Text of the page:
Whole Wheat Waffles cheer, “Weeeeeeeekend!!” Those lightly crisp outsides, tender, fluffy insides, and pockets so clearly intended for filling with melty butter and ripples of pure maple syrup make any morning instantly special. Waffles have the vibe of being more effort than pancakes, so they leave you feeling pampered, but as you’ll see, this particular healthy waffle recipe comes together in one bowl (your blender!). The batter is ready to go in 10 minutes, which is conveniently about how long your waffle maker will need to preheat.
In fact, go run over and plug your waffle maker in now. It’s probably hiding in the back of a cupboard, wedged behind the toaster oven and the single-serving smoothie maker you keep promising yourself you’ll use.
Smoothies can start Monday. Today it’s all about healthy Whole Wheat Waffles with applesauce!
Thanks to a lighter ingredient list, these yummy waffles are filling and wholesome. Feel great eating them this weekend, then stow a few in your freezer and toast them off on weekday mornings before you head to work. The healthiest freezer waffles are the ones you make yourself, and this recipe is an ideal place to start.
How to Make Fluffy Whole Wheat Waffles
Like all worthy waffle recipes, these are buttery without being greasy, delightfully airy on the inside, and lightly crispy on the outside. A few ingredients make this tasty feat possible:
- White Whole Wheat Flour. It’s 100% whole grain and has all the same health benefits as regular whole wheat flour, but its flavor is far more mild. If you didn’t know you were eating the best white whole wheat waffles, you would assume that they had been made with regular all-purpose white flour (and your picky eaters will assume the same!).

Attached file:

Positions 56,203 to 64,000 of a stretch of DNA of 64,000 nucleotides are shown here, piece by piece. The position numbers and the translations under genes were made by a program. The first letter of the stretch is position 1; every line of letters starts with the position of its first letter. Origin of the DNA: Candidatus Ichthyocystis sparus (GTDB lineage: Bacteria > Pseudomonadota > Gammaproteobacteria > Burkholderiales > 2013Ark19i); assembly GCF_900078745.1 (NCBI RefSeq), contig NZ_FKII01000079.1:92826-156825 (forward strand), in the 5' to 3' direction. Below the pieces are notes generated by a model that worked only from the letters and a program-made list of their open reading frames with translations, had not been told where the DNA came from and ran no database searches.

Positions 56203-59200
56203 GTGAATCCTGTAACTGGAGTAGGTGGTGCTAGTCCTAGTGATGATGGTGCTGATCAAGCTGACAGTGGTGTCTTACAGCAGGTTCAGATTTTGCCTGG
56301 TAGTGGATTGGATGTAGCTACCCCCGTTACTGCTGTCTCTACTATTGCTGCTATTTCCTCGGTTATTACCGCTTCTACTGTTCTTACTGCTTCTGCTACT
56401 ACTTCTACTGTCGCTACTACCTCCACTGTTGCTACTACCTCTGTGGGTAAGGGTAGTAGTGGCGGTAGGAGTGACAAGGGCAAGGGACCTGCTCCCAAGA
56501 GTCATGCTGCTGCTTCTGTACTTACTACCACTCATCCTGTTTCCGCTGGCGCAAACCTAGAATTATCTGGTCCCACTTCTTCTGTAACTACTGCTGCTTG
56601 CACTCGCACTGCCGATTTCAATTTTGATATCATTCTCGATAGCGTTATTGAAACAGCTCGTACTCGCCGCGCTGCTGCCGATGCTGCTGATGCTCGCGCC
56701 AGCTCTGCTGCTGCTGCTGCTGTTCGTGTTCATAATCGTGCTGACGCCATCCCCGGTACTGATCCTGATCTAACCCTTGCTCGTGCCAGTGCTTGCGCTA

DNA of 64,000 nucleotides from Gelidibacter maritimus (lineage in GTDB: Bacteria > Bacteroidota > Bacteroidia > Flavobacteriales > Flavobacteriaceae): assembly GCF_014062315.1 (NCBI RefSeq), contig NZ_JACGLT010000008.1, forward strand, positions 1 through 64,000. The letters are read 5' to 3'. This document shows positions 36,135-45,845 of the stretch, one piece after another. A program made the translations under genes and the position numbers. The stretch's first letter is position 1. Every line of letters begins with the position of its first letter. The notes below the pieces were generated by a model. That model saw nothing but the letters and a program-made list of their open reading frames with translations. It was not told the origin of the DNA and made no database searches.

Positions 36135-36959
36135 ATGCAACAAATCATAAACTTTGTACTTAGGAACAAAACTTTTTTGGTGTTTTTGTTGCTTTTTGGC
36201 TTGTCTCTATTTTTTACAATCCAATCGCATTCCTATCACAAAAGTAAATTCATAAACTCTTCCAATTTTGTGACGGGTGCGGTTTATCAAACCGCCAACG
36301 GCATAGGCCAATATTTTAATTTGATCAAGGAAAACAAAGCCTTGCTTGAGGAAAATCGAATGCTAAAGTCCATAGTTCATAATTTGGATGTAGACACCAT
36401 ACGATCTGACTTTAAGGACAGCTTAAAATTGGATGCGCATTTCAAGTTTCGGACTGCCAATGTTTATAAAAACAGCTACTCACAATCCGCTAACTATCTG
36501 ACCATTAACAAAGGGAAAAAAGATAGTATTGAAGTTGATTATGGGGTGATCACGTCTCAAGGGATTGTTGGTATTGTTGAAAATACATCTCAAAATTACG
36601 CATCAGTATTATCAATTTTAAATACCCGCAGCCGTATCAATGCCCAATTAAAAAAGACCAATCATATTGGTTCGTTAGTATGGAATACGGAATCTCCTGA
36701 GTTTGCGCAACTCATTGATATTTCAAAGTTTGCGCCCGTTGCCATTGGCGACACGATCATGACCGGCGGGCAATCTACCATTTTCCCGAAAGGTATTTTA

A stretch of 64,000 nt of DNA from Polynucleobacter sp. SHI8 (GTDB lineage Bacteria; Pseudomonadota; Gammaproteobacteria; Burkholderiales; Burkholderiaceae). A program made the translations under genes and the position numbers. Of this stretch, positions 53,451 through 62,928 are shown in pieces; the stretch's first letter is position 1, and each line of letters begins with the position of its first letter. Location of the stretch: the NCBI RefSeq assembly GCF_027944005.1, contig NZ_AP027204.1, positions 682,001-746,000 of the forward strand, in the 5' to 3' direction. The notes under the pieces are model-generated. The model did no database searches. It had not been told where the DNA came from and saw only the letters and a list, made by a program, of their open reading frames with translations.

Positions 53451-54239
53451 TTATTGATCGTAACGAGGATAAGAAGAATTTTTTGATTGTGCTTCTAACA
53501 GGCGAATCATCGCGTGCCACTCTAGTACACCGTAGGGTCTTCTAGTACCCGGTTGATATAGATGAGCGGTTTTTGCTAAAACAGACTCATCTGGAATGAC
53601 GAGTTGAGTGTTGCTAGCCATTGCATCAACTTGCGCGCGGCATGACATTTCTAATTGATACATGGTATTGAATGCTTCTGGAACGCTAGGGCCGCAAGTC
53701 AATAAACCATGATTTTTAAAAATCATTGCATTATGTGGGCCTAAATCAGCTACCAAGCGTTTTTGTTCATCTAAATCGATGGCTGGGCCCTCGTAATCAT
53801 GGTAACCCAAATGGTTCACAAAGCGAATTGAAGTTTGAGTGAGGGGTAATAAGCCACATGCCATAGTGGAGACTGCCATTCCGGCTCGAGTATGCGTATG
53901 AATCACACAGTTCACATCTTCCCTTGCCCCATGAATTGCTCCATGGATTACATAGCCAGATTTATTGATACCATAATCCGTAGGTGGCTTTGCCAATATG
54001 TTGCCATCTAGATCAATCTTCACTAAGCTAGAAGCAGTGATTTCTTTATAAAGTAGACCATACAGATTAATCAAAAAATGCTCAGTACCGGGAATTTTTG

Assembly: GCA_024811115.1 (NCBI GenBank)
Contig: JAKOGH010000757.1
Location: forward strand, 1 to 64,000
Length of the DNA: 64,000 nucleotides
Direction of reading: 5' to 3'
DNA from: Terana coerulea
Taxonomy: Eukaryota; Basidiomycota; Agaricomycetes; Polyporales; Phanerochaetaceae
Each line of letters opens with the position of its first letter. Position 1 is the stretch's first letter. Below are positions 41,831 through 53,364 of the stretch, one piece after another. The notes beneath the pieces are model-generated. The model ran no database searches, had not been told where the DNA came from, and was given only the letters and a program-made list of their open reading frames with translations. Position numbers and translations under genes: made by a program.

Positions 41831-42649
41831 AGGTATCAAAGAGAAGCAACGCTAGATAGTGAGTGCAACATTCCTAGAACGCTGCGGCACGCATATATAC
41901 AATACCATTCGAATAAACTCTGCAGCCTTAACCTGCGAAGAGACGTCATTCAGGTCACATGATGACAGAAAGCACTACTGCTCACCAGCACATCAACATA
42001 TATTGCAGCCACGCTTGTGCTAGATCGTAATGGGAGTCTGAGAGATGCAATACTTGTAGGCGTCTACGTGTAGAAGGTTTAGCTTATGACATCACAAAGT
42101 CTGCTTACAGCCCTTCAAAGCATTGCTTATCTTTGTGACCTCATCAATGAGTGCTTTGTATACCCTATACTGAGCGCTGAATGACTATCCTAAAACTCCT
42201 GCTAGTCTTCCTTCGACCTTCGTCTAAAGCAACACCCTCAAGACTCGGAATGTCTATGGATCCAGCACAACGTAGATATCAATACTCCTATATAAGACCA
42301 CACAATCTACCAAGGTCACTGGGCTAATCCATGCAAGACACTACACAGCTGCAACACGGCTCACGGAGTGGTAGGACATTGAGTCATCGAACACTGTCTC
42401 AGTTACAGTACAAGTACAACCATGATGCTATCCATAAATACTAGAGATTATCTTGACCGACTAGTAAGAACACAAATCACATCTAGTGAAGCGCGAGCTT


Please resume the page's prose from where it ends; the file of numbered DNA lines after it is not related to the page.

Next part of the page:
- Unsweetened Applesauce. One of the oldest healthy baking tricks in the book, and one of the best! Despite being low fat whole wheat waffles (a feat usually achieved via melted butter), these waffles are incredibly tender. I swapped more than half of the butter for applesauce with great results.
- Butter. Yes, you do need some. Butter is what allows the waffles to crisp on the outside. If you prefer not to use butter, you can swap melted, cooled coconut oil instead.
Now, because homemade waffles are most often cooked on weekends, and because on the weekend, I prefer max laziness and minimal dishes, I decided to see if I could make the waffle batter using my blender.
I’d had wild blender success with other healthy breakfast recipes like these Banana Oatmeal Pancakes and these Banana Oatmeal Muffins, so I thought I’d see if the same approach could work for waffles too.
SCORE! I was worried the waffles would be tough or chewy, but they were remarkably airy. I loved that I could pour the batter directly from the blender’s spout into my waffle maker too. One fewer dish to wash.
- If you’d like the whole wheat waffles vegan, I don’t have a specific suggestion since the recipe calls for eggs, *but* I think you could try swapping flax eggs. If you decide to play around with this, I’d love to hear how it goes!
- For gluten free waffles, swap the white whole wheat flour for a gluten free 1:1 baking flour like this one. (SPOILER: I also have an *amazing* gluten free waffle recipe that will be in my upcoming cookbook that everyone regardless of their diet will love.)